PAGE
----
Amelanchier arborea (Common serviceberry) which blooms early in the spring, produces berries that birds (and people) love and has great fall color

Ceanothus herbaceus (Redroot) whose flowers and berries are great for butterflies and birds, but doesn't really color up in the fall

Cornus sericea (Redosier dogwood) whose red twigs bring color to the drab winter landscape, berries support many tupes of fowl and spreading habit will help fill in the hedgerow

Morella pensylvanica (Northern bayberry) whose waxy berries are eaten by many winter birds and used by humans for making traditional candles

Physocarpus opulifolius (Atlantic ninebark) which is tough but attractive with yellow fall colour and red fruit that the birds like, and

Rhus glabra (Smooth sumac) which many people detest because of its suckering habit (maybe just what you need?) but has awesome fall colour and fruit that is not only ornamental but beneficial and high in Vitamin C.  The Chickadees enjoy mine all winter long.

And now for the bad news ... these plants won't harm your cattle, provide wildlife benefits and are ornamental ... but the deer will browse on most of them. 

 

From the Image Gallery


Meadow garlic
Allium canadense

Common milkweed
Asclepias syriaca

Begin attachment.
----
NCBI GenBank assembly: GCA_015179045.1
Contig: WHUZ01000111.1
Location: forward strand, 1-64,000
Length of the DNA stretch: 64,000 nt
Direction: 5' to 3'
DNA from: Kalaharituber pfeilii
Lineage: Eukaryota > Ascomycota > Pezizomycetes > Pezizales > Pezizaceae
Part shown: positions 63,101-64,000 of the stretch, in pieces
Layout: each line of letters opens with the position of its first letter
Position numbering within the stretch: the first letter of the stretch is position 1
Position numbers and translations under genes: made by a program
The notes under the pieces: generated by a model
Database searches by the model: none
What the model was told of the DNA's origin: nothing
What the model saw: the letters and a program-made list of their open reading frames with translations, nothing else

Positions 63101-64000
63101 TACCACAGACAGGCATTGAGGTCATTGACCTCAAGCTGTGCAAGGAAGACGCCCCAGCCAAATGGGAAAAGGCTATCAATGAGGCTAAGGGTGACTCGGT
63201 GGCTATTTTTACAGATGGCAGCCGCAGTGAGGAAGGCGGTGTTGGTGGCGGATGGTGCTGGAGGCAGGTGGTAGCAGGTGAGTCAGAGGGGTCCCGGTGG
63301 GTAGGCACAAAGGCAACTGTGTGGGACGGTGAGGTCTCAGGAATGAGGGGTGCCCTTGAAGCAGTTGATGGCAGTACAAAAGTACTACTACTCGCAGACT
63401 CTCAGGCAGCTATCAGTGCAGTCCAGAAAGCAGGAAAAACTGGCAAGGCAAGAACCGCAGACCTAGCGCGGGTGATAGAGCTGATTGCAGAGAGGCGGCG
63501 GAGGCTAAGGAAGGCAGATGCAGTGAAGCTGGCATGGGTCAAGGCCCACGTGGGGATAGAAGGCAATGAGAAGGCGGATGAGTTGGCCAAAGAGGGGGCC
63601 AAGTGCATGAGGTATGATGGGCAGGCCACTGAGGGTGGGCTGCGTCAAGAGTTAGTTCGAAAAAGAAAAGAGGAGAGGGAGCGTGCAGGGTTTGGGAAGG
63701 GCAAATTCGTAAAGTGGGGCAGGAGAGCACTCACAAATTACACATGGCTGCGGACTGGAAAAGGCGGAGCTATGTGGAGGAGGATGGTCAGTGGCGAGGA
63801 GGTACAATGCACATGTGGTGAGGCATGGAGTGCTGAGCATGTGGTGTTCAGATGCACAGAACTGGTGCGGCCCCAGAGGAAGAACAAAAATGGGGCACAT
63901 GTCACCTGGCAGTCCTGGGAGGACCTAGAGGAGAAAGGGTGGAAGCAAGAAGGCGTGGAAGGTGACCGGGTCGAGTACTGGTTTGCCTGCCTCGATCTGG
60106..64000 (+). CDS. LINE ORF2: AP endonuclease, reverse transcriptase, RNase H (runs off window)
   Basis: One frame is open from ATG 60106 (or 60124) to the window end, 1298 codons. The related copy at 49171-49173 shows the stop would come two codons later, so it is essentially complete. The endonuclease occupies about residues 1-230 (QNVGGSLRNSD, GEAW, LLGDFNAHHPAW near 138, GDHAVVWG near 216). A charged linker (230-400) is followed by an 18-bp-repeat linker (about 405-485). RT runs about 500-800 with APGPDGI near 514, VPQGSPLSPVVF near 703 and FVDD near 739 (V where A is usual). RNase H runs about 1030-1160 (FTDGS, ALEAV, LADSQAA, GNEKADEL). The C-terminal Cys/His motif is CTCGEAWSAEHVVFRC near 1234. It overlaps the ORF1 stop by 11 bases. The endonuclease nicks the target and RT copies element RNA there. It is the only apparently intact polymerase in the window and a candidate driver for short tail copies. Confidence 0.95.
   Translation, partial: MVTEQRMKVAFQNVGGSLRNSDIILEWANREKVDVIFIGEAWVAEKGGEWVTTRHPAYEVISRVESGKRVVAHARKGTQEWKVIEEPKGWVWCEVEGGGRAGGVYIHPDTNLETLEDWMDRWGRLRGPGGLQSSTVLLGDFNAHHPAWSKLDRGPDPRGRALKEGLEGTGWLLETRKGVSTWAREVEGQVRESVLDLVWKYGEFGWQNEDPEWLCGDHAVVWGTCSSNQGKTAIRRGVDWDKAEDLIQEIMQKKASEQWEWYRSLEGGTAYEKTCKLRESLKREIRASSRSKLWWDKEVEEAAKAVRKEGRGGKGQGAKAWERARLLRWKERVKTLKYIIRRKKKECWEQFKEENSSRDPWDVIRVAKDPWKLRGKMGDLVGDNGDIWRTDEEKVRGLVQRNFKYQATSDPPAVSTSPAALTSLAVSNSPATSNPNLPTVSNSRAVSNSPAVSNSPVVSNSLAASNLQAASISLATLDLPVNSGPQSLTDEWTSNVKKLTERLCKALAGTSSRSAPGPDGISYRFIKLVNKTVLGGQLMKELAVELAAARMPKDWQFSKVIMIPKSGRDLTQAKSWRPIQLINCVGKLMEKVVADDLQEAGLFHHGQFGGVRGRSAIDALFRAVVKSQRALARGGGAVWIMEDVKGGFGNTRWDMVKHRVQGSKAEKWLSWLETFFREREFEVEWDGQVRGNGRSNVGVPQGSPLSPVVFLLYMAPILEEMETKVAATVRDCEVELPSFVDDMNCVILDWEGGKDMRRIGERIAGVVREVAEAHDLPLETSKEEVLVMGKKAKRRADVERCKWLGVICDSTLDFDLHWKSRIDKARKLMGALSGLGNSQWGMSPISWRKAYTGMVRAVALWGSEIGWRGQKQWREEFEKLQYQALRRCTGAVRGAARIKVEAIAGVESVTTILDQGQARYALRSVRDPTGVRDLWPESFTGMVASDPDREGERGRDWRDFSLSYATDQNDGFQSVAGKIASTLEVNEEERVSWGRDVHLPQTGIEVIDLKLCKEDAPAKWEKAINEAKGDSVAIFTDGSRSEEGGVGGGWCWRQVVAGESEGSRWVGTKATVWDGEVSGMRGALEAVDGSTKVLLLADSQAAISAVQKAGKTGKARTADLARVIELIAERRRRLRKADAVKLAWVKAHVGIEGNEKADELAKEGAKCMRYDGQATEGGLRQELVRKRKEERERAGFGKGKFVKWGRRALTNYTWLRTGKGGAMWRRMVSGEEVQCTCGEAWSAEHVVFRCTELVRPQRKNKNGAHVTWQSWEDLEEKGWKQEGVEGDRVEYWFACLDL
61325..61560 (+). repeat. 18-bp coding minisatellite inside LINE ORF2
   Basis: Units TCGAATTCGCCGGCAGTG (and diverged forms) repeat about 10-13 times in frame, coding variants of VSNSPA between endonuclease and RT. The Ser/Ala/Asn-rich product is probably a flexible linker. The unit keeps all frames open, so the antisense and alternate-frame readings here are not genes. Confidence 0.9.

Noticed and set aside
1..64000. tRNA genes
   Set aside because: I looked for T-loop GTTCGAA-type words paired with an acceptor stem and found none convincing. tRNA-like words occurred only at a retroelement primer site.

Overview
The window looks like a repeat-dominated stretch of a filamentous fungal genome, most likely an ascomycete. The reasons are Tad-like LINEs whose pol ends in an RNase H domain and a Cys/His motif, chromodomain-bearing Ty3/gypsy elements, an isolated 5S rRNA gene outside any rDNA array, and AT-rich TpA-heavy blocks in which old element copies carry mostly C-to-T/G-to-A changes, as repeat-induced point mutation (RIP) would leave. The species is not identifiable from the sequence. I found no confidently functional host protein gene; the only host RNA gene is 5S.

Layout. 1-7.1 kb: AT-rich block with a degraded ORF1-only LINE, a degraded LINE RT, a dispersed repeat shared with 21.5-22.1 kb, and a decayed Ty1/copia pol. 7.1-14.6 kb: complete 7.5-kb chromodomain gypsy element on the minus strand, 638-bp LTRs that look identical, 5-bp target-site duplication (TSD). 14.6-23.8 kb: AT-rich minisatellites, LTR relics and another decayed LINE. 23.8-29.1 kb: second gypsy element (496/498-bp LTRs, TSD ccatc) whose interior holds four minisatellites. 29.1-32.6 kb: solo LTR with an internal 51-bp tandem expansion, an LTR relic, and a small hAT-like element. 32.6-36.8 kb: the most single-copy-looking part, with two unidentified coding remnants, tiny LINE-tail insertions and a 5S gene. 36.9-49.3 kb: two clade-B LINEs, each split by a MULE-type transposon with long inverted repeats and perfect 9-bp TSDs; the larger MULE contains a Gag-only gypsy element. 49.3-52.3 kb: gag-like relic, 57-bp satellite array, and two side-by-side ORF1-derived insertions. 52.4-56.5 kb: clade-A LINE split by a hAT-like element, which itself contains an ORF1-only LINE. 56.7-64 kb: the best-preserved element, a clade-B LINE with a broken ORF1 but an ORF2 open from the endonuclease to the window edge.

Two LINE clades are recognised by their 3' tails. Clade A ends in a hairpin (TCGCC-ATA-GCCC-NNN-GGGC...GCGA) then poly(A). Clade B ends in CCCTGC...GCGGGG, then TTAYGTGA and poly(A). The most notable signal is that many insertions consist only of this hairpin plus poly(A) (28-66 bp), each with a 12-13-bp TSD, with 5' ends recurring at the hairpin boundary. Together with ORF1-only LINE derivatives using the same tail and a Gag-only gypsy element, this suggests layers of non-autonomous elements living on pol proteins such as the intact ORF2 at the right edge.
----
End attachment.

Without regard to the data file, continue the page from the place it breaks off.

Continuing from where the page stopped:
American pokeweed
Phytolacca americana

Bottlebrush buckeye
Aesculus parviflora

Black cherry
Prunus serotina

Common elderberry
Sambucus nigra ssp. canadensis

Common serviceberry
Amelanchier arborea

Prairie redroot
Ceanothus herbaceus

Red osier dogwood
Cornus sericea

Northern bayberry
Morella pensylvanica

Atlantic ninebark
Physocarpus opulifolius

Smooth sumac
Rhus glabra

More Shrubs Questions

Need plants to replace cedars on a 40 degree slope in Boerne, TX.
August 28, 2012 - My backyard is a roughly 40 degree slope that is covered with cedars. The slope is basically all rock, what can I grow here to replace the cedar which drink too much water. I would still like the area...
view the full question and answer

Does Buttonbush Spread?
May 20, 2015 - I live in Los Angeles County. Does Buttonbush spread via its roots/rhizomes? I've got a picture I could send in a reply. Gotta know if it's, what I see, a part of the buttonbush.
view the full question and answer

Pruning of tree poppy from Livermore CA
May 29, 2013 - We have a Dendromecon rigida which has been in place for about 10 years and is doing fine. But the older growth gets dry, brown and crinkly, while the newer growth is bright and lush. I would like t...
view the full question and answer

Red bugs have appeared on my Texas mountain laurel
April 10, 2016 - What should I do about the red bugs on my mountain laurel?
view the full question and answer

Drought tolerant privacy plants for Flagstaff AZ
March 19, 2013 - We need a fast growing drought tolerant tree that will grow in Flagstaff AZ/Parks AZ. Neighbors are hoarders and we want privacy fence to cover the mess. Any help would be greatly appreciated.
view the full question and answer

Support the Wildflower Center by Donating Online or Becoming a Member today.